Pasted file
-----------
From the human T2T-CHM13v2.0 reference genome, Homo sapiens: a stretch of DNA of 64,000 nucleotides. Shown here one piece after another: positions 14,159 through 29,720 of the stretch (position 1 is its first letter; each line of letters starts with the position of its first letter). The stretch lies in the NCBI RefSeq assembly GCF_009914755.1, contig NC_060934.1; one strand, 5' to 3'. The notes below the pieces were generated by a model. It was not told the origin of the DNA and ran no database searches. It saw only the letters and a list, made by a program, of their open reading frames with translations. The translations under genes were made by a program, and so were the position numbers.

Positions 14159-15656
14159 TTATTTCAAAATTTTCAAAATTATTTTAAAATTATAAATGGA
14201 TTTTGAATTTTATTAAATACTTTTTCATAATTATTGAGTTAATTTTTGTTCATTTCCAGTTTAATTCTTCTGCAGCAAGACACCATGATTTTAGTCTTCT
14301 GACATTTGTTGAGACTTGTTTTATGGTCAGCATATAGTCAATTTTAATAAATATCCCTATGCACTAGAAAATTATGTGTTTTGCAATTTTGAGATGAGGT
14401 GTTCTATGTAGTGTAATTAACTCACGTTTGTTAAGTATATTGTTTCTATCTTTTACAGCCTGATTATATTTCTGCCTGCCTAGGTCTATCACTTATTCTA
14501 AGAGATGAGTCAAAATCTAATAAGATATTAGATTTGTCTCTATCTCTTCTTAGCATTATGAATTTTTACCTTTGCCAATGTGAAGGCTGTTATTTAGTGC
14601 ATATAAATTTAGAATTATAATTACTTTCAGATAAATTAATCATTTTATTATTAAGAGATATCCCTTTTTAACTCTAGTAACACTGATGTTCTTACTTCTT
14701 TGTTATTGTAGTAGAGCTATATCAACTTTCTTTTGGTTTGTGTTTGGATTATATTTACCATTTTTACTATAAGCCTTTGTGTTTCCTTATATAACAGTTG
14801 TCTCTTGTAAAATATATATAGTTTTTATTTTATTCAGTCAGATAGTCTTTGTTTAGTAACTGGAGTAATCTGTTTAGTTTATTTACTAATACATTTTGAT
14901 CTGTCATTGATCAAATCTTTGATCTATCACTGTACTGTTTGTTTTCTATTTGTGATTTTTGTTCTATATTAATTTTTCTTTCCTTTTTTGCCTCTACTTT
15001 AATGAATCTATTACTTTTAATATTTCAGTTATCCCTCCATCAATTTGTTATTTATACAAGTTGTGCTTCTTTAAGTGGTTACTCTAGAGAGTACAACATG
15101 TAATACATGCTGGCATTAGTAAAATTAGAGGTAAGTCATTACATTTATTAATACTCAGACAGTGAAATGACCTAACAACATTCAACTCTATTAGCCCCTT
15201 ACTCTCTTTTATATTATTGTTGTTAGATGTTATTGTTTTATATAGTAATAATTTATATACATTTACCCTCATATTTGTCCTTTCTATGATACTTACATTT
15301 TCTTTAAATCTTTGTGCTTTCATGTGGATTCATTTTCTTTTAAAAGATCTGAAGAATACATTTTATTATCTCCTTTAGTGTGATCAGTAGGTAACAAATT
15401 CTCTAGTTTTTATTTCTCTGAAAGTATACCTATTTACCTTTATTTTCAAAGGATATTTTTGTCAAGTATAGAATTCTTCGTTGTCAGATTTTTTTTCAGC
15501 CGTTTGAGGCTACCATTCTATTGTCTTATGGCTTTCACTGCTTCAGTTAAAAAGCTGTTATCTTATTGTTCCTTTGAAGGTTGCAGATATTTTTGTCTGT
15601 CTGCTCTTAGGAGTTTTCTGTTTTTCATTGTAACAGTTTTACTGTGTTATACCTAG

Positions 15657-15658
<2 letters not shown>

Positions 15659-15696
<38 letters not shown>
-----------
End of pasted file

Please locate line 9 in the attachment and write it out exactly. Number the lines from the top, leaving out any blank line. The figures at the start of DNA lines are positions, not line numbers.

14701 TGTTATTGTAGTAGAGCTATATCAACTTTCTTTTGGTTTGTGTTTGGATTATATTTACCATTTTTACTATAAGCCTTTGTGTTTCCTTATATAACAGTTG